Recently, the Indiana Department of Education released the graduation rate for the Clay Community School Corporation.
CCSC achieved an 83 percent compared to the 81.5 percent for the state. Clay City Jr./Sr. High School attained 94.8 percent while Northview High School attained 80.9 percent.
Members of the community have questioned the differences in the two numbers and both principals talked with The Brazil Times about graduation rates and student dropouts.
"It is important for the public to understand the concept of graduation rate in Indiana," Northview Principal Tim Rayle said. "The rate reported for Northview (80.9 percent) is the number of students who completed all of the state and local requirements in four years, which includes students who started as freshmen and also students who transferred in. Students who take five or six years to graduate are counted against us in this rate."
Graduation rate calculations changed with the class of 2006.
Before the 2005-06 academic school year, Indiana used a calculation that was recommended by the National Center for Education Statistics.
The rate was calculated by taking the graduation class of any year, the percentage of the class that did not dropout their freshmen year is calculated based on the October enrollment freshmen year.
Then, the percentage of students who did not dropout their sophomore year is calculated based on the October enrollment sophomore year. The same is done for junior and senior years. All the percentages are then multiplied together.
For example if you take 95 percent multiplied by 93 percent multiplied by 95 percent multiplied by 97 percent equals 81.4 percent.
"This graduation rate was not a four-year high school completion rate," Rayle said. "It calculated the percentage of students who persisted in school from one year to the next, regardless of their educational progress."
To calculate a four-year completion rate, individual students would need to be followed from admission into high school through graduation. This calculation became possible in Indiana with the 2006 graduating class.
The new formula began establishing a cohort (or class) of first-time freshmen that expands and contracts as students transfer in and out of school during the years that follow. The graduation rate that is calculated is only based on students who graduate in four years.
"The current four-year completion rate of 80.9 percent does not mean that 80.9 percent of our students graduated and 19.1 percent dropped out," Rayle said. "It does, however, indicate that 80.9 percent of students who entered Northview in the freshmen cohort met all of the state requirements in four years, and 19.1 percent did not meet the requirements in four years."
The state has 81.5 percent graduation rate under the new calculation, which doesn't include 8.7 percent who are dropouts, 1.1 percent who receive special education certificates, a 0.4 percent who receive non-diploma course completion and 7.2 percent who are still in school.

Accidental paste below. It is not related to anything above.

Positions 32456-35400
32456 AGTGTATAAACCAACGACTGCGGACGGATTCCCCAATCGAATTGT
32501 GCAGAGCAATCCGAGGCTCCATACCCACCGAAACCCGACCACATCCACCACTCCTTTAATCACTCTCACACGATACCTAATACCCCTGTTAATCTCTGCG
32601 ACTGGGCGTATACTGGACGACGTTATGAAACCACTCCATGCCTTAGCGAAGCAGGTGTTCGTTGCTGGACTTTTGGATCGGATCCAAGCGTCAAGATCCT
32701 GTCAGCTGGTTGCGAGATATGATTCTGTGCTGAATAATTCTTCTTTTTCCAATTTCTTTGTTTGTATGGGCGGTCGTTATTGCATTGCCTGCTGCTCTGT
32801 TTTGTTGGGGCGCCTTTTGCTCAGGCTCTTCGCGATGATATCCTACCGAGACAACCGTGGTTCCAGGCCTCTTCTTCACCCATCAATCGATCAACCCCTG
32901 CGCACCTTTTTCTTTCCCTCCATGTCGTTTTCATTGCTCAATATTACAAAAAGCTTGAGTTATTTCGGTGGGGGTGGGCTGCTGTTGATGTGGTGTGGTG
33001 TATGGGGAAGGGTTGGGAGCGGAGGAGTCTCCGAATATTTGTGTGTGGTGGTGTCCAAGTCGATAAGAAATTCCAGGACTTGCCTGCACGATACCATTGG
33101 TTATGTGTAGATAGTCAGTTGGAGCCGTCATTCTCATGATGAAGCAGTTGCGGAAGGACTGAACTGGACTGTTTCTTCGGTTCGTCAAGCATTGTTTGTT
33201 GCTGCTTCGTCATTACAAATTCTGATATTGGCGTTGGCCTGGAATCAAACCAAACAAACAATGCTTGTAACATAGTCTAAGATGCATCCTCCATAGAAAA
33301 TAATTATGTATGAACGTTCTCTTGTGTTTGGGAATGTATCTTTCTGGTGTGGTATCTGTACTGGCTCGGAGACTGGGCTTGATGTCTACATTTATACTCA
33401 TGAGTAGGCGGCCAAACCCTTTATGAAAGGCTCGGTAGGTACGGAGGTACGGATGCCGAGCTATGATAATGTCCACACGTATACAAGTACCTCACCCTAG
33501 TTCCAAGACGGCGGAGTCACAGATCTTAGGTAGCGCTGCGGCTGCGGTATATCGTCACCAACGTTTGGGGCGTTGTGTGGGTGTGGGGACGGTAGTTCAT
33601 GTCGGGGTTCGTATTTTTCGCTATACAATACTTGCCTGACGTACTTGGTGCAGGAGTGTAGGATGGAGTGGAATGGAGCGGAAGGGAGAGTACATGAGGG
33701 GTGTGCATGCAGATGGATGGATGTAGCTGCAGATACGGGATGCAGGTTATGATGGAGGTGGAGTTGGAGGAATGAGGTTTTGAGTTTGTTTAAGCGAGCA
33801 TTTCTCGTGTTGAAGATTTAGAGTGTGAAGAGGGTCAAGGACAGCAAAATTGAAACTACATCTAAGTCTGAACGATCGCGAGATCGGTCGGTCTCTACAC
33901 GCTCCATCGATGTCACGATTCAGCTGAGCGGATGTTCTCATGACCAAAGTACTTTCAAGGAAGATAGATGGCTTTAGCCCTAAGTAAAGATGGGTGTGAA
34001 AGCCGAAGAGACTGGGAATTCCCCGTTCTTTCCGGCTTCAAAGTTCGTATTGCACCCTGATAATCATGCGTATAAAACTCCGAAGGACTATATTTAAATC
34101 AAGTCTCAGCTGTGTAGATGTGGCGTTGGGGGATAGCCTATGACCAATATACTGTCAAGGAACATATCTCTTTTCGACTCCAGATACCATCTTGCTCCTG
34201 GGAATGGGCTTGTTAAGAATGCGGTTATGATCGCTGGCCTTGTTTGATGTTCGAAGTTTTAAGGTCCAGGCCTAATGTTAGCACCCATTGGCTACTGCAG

According to information provided by the Indiana Department of Education for CCSC, there is a 5.4 percent dropout rate, a 2.2 percent course completion and 1.6 percent special education certificate and 7.9 percent still in school.
According to school records, during the 2008-09 academic school year there were a total of 220 students who graduated from Northview and 63 students from Clay City High School. A total of 15 students dropped out from Northview and one from Clay City during the same school year.
"When a student decides they want to dropout then we have an exit interview with them," Clay City Principal Jeff Bell said. "We explain to them what the long-term side effects are of not graduating with a high school diploma."
Though both principals' deter students from dropping out, each student is given a copy of the law, which explains the process. It is also located in their student handbooks.
"No one wants a student to leave," Bell said. "No one would intentionally tell a student to dropout."
Including the exit interview, students are required to go through a process, which involves parents and principals, but the ultimate goal is to keep the student in school.
"Our actual dropout rate is less than three percent," Rayle said about Northview High School. "We all agree that this rate is unacceptable. However, in terms of completing high school, this is evident in the increase of the percentage of students graduating in four, five, and six years. This is also evident in the number of students actually not dropping out of Northview High School."
Both principals were steadfast in their unwavering views that all children should stay in school.
"The faculty and staff make every effort to ensure the success of our students," Rayle said. "We would like nothing more than to have zero students dropping out and we are working diligently to make this a reality."
Rayle was adamant that anyone who is interested in finishing school would not be turned away.
"We will talk with anyone who is willing to work," Rayle said. "The most rewarding moments come when working with at-risk students and seeing them graduate."